Tech & Work

Is this IT job applicant a good worker—or just a good actor?

Some readers tell us they strongly oppose one popular method of interviewing job applicants. Others tell us it's THE best way to find good workers. Who's right? You decide.

What’s the best way to choose future members of your IT team? A recent TechRepublic article described one interviewing technique known as behavioral-based interviewing.

The e-mail we’ve received in response to the article delivers mixed reviews on this method. Some readers told us this popular interviewing style helps them find good workers, but other readers strongly oppose it.

Asking creative questions really works
Behavioral-based interviewing means that an interviewer asks job applicants to describe how they solved problems and dealt with various situations in their previous job. It forces job applicants to tell a story about themselves. For example, you might ask applicants to describe a situation when they worked on a team, and how they took part in a particular project.

Kbellock is an information systems manager who interviews potential hires using these types of questions.

“I have hired people who are technology experts but fail miserably with the human element with the end user. On the other hand, I have hired less technically talented people who end users praise for their work and knowledge. So I would find it more important to test for personal skills versus technical skills,” kbellock wrote.

Here’s another endorsement from a professional who has hired all levels of staff, from senior management to front line service staff:

“As a company, we have been using competency-based interviewing as you have described for over two years and the results show that the quality of our employees is increasing. Previously, the line managers recruited using the ‘favorite question’ technique,” wrote graham.legg.

Create a comprehensive hiring plan
Another reader, tgb, has this caution: Select an appropriate method of interviewing based on the individual job applicant, because some IT workers may not perform well with behavioral-based questions.

“Today’s IS&T professionals are complex, creative people with an added pressure of being the highest paid employee in the back office. We ask them to spend countless hours behind their terminals, in meetings, and learning some of the most advanced technology there is. Then we want to make sure that they fit into this perfect employee model and do as we want with little friction…and total cooperation.”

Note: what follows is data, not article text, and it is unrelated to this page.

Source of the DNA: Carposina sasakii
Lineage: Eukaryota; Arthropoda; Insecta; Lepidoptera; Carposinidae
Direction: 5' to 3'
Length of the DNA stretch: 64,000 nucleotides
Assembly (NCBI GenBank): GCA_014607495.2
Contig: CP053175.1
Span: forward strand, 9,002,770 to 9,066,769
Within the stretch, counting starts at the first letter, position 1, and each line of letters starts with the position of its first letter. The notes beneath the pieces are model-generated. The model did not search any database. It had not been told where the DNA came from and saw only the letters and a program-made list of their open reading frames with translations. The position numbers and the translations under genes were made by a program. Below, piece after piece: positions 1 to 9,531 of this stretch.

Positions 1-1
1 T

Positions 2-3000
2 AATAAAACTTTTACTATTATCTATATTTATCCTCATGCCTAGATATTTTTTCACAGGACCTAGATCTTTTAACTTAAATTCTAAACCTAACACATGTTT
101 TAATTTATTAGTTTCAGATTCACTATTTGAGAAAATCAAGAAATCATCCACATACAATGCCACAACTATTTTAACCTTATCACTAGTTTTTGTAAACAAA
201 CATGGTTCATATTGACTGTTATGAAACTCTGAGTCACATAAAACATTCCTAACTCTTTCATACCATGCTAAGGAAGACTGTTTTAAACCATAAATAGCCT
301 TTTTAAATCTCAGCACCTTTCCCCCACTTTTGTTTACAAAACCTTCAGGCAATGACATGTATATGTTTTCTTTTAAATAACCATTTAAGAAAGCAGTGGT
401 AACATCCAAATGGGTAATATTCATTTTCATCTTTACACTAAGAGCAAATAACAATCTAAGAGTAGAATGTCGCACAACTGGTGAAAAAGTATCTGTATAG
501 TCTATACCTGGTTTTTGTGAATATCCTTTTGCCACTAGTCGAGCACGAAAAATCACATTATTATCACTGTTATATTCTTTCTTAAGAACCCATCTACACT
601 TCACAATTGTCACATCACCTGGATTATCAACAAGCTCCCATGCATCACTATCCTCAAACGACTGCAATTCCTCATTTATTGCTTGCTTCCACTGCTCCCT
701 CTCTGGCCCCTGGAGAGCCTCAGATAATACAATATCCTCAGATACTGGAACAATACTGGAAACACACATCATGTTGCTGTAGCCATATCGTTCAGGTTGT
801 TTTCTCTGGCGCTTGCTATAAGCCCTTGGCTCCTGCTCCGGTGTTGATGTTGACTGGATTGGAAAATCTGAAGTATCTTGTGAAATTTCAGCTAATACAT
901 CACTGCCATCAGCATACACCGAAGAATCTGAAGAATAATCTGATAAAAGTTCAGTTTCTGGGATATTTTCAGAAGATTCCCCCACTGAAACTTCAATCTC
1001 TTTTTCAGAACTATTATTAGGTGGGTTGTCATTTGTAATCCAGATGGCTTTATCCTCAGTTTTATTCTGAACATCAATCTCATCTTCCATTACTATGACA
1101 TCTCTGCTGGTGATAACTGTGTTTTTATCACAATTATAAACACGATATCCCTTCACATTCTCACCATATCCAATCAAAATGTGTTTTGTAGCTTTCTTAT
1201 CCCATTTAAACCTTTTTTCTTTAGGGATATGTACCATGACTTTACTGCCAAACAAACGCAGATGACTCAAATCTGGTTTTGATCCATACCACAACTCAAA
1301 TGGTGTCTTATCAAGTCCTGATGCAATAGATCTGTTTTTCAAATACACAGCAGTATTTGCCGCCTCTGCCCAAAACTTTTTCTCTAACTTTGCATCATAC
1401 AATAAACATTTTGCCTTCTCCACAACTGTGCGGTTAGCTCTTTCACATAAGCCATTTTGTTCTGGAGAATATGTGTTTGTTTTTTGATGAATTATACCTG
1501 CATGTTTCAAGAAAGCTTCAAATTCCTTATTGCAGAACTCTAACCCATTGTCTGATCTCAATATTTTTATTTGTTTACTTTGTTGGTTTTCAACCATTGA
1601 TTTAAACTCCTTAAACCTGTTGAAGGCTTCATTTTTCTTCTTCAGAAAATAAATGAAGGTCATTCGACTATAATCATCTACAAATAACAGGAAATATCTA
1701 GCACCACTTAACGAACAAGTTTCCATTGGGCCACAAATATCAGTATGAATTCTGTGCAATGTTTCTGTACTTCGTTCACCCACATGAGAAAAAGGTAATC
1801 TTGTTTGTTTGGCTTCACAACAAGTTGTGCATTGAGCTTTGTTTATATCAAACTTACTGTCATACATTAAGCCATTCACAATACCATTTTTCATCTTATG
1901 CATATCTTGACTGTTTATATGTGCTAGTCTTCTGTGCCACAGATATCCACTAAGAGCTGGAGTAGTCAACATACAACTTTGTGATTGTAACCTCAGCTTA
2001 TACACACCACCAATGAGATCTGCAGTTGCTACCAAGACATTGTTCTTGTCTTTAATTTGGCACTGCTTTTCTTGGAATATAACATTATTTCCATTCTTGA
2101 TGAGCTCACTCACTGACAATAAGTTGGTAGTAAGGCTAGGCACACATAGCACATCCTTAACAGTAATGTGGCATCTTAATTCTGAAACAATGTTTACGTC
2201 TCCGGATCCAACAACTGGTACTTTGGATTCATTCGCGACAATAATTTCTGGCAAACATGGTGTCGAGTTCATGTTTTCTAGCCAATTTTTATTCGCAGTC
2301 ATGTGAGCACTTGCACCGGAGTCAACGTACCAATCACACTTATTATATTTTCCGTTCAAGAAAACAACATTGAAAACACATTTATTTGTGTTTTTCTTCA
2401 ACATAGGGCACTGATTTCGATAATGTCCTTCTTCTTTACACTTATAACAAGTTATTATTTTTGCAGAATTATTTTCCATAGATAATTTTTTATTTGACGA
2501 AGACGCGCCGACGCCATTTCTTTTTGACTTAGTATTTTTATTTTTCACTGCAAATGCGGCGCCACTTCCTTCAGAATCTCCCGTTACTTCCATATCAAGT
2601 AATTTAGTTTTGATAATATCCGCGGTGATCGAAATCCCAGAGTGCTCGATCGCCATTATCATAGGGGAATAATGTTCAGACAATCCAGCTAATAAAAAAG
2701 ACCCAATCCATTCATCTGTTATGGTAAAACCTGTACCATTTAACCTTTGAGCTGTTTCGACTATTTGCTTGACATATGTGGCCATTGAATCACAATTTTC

A case against behavioral-based questions
Several readers do not recommend using behavioral-based questioning. Most of those readers thought it was more of a personality test.

“What about the person who can get the job done effectively and efficiently, who has the personality of a badger? If you want results and profits, personality should not be a priority,” wrote bwhite.

Swilson said that job applicants who answer behavioral-based questions well only demonstrate that they are good at acting. She wrote, “Don’t always rely on imaginative responses to questions…remember, they can be just as imaginative in response to questions about why they didn’t complete a task on time.”

Cwood has a very different concern. She believes this interviewing method is a discriminatory practice that hurts minorities in the workplace.

“I am a black female, and although I’ve been getting the IT jobs, they are always the lower-paid ones. I feel that this type of questioning…is another way of singling out certain groups of people,” she wrote.

Interview tips to try
Here are a few interviewing tips that other IT pros mailed to us.

Nholsh is a strong advocate for leaving the HR department out of the interviewing process.

“The …manager should be the only person to screen applicants' resumes and determine which individuals meet the requirements for open positions, interview applicants, and extend offers. If the manager is unable to do so, either get them help or get a new manager,” wrote nholsh.

From reader
  • The candidate must ask at least one good question on his own; otherwise, regardless of how much I want to hire this person, I don’t think he/she wants us.
  • Ask the question about what happened when they were thrown in the fire and how they handled it. This is a situation where a worker will learn and grow the most. I want to know how often the candidate has experienced this.
  • I NEVER sit behind my desk. I always come around and sit at a common table, or in some cases, I put the candidate in my chair. I look for how they handle this.
A few headhunters tell TechRepublic that Web development pros are especially scarce. What position is the toughest to fill in your shop? Post a comment below or send us some mail. We may use your response in an upcoming article.

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